What makes a good bowl of ramen? Ippudo’s chef gives some insights

The noodles

Of course, everyone has a preference as to how they want their noodles done. But the “perfect” noodles should be springy yet firm in texture, boast deep flavors and blend harmoniously with the broth. Before cooking them, it’s a must to check if they’re well-made. Quality noodles should remain consistent in their weight and thickness for each and every strand.

Our tip: Not everyone makes their noodles from scratch in-house, so for some of the fresh stuff, head to, the Liang Court outlet of Tonkotsu Kazan Ramen.

The broth

A good broth isn’t just about taste—it’s also about texture, scent and everything else. For a tonkotsu (pork-based) broth, quality pork as well as filtered water is used. It’s typically cooked for over 15 hours over a strong fire and then blended over three different cooking stages to achieve a creamy, delicate broth with a light aroma.

Our tip: One of our favorite spots is Keisuke Tonkotsu King. Thick, savory, extremely satisfying, the broth never fails to hit the spot.

The chasu

The meat should always be tender, moist and melt-in-your-mouth. Time and temperature are the most important points when making the perfect chashu. Chef Matsuoka uses the traditional method of tying the pork belly in a roll to lock in the moisture before immersing it into a pot of Ippudo’s house sauce and simmering for three to four hours over low heat. This technique helps to retain its juiciness and ensures the marinade is absorbed into the meat.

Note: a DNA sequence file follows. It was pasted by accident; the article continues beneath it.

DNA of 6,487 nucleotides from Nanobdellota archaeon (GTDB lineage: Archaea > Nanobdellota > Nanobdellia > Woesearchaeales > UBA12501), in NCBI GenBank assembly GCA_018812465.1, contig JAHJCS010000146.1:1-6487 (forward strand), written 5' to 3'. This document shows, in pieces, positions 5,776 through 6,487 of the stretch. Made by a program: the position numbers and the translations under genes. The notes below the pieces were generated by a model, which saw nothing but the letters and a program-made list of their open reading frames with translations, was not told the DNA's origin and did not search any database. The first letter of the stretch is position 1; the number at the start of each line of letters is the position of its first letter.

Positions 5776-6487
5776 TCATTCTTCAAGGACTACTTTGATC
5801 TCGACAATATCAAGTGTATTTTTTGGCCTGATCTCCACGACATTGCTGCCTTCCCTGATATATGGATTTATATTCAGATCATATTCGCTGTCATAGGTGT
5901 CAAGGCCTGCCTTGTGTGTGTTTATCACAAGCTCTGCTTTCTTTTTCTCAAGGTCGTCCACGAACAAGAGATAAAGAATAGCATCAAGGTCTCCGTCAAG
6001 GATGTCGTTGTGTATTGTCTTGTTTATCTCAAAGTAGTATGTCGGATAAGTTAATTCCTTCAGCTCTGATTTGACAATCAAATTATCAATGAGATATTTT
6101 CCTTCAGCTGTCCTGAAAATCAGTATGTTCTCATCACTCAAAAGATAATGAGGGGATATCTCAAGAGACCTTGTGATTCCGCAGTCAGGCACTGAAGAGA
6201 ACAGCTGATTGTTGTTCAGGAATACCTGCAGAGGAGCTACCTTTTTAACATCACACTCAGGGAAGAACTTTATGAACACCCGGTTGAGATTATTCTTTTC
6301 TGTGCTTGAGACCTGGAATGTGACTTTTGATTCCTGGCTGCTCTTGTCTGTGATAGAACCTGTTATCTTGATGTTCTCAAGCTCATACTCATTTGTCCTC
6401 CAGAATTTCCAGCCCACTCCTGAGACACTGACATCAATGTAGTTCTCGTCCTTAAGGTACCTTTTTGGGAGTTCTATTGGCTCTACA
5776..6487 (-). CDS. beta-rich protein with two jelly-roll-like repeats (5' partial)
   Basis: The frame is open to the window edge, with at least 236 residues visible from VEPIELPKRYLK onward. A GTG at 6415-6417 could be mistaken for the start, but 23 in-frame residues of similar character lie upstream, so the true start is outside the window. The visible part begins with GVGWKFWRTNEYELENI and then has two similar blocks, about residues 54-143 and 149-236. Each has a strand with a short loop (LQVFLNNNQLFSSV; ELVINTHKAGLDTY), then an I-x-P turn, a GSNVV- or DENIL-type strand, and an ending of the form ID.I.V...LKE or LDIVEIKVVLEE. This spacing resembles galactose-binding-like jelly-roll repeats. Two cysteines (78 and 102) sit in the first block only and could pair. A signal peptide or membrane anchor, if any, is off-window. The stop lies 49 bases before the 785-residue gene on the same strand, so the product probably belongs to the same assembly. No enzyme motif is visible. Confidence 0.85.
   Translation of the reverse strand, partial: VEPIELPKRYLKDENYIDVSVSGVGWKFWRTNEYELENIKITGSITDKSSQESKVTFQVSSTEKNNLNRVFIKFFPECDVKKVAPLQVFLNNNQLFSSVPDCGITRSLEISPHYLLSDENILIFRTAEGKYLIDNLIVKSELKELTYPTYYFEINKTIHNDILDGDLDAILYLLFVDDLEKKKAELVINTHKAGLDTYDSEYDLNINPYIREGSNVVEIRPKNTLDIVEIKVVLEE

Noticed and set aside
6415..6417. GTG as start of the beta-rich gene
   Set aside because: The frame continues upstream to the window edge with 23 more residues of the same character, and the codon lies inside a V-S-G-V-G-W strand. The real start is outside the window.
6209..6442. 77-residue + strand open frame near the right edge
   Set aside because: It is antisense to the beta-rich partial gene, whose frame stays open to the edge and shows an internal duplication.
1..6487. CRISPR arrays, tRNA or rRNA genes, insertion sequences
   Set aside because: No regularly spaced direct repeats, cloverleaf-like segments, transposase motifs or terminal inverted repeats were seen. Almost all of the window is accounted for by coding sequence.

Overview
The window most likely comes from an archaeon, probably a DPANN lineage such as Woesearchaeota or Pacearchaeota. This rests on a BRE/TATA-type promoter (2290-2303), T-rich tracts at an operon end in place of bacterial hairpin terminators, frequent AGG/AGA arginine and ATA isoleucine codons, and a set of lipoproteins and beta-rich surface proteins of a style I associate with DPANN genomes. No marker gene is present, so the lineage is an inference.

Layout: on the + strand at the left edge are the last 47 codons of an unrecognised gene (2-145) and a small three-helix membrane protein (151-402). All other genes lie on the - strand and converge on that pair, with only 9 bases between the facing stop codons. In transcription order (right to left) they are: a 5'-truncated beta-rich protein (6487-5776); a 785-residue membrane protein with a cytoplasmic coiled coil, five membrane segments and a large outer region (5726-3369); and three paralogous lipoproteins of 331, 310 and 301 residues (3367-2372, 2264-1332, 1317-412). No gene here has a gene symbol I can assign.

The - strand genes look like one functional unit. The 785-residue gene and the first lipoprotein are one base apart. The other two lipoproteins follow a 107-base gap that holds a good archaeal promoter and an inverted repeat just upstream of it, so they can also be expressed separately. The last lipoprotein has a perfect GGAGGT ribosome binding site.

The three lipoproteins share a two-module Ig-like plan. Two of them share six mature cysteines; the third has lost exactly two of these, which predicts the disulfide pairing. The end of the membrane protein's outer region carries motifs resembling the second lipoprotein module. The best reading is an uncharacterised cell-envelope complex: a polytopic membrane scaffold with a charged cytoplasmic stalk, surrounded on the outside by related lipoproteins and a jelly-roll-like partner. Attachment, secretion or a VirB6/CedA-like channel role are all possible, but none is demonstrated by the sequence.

Our tip: We love the thick but tender chasu slices at Menya Musashi.

The lava egg

The key to making lava eggs is using the right temperature and timing when cooking them. There are also other variables to consider when cooking these eggs, including size of the eggs used, temperature of the eggs and the number of them in a pot.

Our tip: It’s hard to go wrong with lava eggs. You either get it right or you don’t. We do find places like Ippudo to be rather consistent in putting out silky eggs, though.

The toppings

These vary from place to place—there are items like spring onions, seaweed and black fungus—but ingredients like mentaiko, for example, enhance the flavor of the broth.

Our tip: Tonkotsu King Four Seasons (Bugis Village, 158 Rochor Rd., 6333-5740, www. facebook.com/KeisukeTokyoSG) offers interesting choices like basil and cheese.

Now that you’re (almost) a ramen expert, join in the search for Singapore’s hottest ramen spot by casting votes in the Ramen Revolution contest run by our friends at WAttention Magazine. The voting period is through May 31 and you stand a chance to win awesome prices (hint: lots of food vouchers). Visit www. wattention.com for more info or find out who the contenders are here.